It’s incredibly exciting how rapidly technology is evolving to deliver better and simpler customer experiences. In this regard, the latest ideas were presented at the »Consumer Electronics Show«, commonly known as CES in Las Vegas.
Instead of mere prototypes, innovations presented there this year offer concrete, usable applications in many areas and pave the way to a future in which machines get to know our personal preferences in order to better adapt each experience to our needs. But of course not at any price.
Technology promises intelligence
For example, self-driving cars are becoming increasingly important. Honda presented their autonomous Work Vehicle that supports people in various (work) activities. The vehicle can follow employees or transport heavy materials to their desired destination.
The use of such vehicles is also gaining momentum in agriculture. John Deere unveiled an intelligent seeding, fertilising, and mowing solution for its harvester fleet that uses 140 sensors and a high-precision GPS system to pinpoint exactly where pesticides or fertilisers are to be sprayed. Remember: Exact agriculture and intelligent farming. This also results in intelligent services for an annual subscription model that other manufacturers such as Caterpillar already offer.
Other industries, such as health and beauty, have also recognised the potential of smart devices. After all, people want more and more control and knowledge about their own state of health. IBM presented two of the biggest innovations at the show. An AI-enabled IQcast feature helps people with diabetes better predict when they’ll experience a low-blood glucose event within an upcoming 1-4-hour window. In addition, a fingernail sensor prototype measures how a fingernail flexes and moves continuously throughout the day to indicate grip.
In addition, every day (mobile) devices are also equipped with AI features. For example, Jabras headphones can automatically adjust the headphone volume to suit the user’s environment.
Technology promises personalisation
Sensors, cameras and microphones use generated data to provide the user with more comfortable and personalised experiences. Smart homes and smart cars are more often equipped with smart devices and are perfect ecosystems to realise this potential. The more data a machine collects about user behaviour and user emotions, the better its performance.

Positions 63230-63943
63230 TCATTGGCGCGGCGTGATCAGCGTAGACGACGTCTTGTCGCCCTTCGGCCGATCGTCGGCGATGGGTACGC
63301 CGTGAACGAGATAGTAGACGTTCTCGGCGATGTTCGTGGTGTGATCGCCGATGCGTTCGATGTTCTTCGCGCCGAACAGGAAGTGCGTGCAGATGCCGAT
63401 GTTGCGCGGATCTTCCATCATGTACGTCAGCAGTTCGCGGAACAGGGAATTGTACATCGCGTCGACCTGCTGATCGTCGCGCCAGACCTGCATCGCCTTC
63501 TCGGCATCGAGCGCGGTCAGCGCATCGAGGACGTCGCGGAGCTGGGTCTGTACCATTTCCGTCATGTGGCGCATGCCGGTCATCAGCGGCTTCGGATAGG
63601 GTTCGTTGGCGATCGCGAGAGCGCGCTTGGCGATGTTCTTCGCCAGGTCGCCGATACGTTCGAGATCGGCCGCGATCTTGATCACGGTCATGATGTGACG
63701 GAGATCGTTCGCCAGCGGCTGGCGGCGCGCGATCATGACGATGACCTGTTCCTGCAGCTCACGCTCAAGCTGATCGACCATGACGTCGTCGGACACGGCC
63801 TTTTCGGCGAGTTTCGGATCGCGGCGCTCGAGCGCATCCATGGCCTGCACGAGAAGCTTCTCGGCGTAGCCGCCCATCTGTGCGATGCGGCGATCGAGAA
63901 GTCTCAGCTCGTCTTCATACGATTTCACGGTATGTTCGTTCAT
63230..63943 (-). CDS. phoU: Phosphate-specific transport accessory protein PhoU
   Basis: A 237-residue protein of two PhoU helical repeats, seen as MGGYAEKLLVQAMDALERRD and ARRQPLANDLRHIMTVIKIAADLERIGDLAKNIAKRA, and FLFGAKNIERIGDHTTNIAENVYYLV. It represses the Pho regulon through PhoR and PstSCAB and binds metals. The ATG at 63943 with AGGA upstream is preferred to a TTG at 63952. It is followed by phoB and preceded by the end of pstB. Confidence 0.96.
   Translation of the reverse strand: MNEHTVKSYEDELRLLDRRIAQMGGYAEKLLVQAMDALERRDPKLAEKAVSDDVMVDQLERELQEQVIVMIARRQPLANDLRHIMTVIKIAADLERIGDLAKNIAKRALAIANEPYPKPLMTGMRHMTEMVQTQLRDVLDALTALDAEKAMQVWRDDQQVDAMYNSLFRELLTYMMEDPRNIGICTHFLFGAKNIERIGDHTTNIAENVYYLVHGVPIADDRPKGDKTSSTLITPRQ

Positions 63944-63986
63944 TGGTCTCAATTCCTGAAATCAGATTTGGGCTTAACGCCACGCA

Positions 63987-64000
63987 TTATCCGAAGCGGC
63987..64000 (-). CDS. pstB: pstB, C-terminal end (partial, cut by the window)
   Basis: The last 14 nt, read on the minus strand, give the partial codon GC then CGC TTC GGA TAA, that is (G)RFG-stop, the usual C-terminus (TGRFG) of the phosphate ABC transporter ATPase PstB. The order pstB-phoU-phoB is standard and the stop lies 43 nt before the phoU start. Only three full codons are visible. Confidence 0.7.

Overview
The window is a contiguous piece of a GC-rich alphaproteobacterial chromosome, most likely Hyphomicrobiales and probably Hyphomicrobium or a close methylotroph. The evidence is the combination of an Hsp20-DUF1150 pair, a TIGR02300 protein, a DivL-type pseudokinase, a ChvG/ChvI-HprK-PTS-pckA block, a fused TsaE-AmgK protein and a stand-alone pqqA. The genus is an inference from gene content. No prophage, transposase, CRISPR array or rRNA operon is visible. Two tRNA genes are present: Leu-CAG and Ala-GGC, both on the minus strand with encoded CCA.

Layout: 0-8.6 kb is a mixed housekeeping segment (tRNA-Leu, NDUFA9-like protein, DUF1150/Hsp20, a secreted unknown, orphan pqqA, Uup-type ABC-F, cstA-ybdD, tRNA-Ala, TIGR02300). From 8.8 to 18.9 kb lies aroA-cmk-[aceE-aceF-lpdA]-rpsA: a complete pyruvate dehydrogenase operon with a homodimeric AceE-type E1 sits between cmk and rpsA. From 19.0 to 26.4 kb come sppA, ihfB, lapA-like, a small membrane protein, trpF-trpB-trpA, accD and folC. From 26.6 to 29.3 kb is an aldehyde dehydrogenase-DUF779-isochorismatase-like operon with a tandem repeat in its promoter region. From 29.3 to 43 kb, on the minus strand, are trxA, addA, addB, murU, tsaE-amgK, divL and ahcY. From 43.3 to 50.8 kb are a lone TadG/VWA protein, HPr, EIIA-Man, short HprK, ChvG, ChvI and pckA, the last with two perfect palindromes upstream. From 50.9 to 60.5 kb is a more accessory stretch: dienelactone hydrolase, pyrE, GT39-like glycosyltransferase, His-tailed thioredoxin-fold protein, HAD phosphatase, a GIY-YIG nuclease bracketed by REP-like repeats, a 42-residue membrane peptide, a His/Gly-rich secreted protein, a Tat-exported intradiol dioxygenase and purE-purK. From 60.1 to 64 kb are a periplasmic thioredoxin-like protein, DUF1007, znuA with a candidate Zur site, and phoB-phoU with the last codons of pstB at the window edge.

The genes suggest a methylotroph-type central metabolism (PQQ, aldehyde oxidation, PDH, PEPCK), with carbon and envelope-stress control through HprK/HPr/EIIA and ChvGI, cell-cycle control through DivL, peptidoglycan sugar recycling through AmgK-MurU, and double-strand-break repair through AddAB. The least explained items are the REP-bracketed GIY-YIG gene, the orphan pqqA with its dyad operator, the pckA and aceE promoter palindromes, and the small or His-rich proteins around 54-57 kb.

With Space of Emotive Driving, Kia shows how a cabin recognises emotions of a passenger’s facial expression and pulse and then adapts lighting, music, air conditioning, and scent to it.
Harman’s Neurosense technology is a built-in camera system that recognises a driver’s emotional state through their facial expression.
The Future X Smart Store by Procter & Gamble offers a personalised shopping experience based on face recognition technology. After a scan of your own face, the visitor receives product recommendations that are tailored to their skin and the estimated age.
Technology promises connectivity in real time
Implementation of a fast mobile standard 5G was a very important topic at the fair. High response times are particularly relevant to a final push of IoT because, for example, smart cars or networked port terminals can communicate faster with each other. This isn’t just relevant for the auto industry, but also for other areas such as gaming or telemedicine.
At CES, however, almost no 5G devices were presented, but many demos that show what 5G can do. Qualcomm expects more than 30 5G smartphones in 2019, which are powered by 5G-enabled chips (Snapdragon 855). Samsung has also announced at a CES press conference that their first 5G smartphone will be introduced by the middle of the year.
It’s expected that a starting signal for 5G will be finalised in the first half of 2019. In South Korea, 5G networks were already enabled in early December 2018 for the masses. In the US, various operators are preparing their networks to the new standard, while in Germany there are still many discussions and some test phases.
But does technology promise privacy?
As consumers demand higher personalisation and service standards, they are increasingly aware of the power of their data. They want to have the last word about the use of their data. That’s why technology companies must proactively and transparently communicate how this data is used and protected.
However, CES hasn’t yet recognised the urgency of this issue, even though technology and data are inextricably linked. Just three out of 300 sessions devoted themselves to the recurring theme of privacy. But it is not too late to put the handling of consumer data more into the debate.
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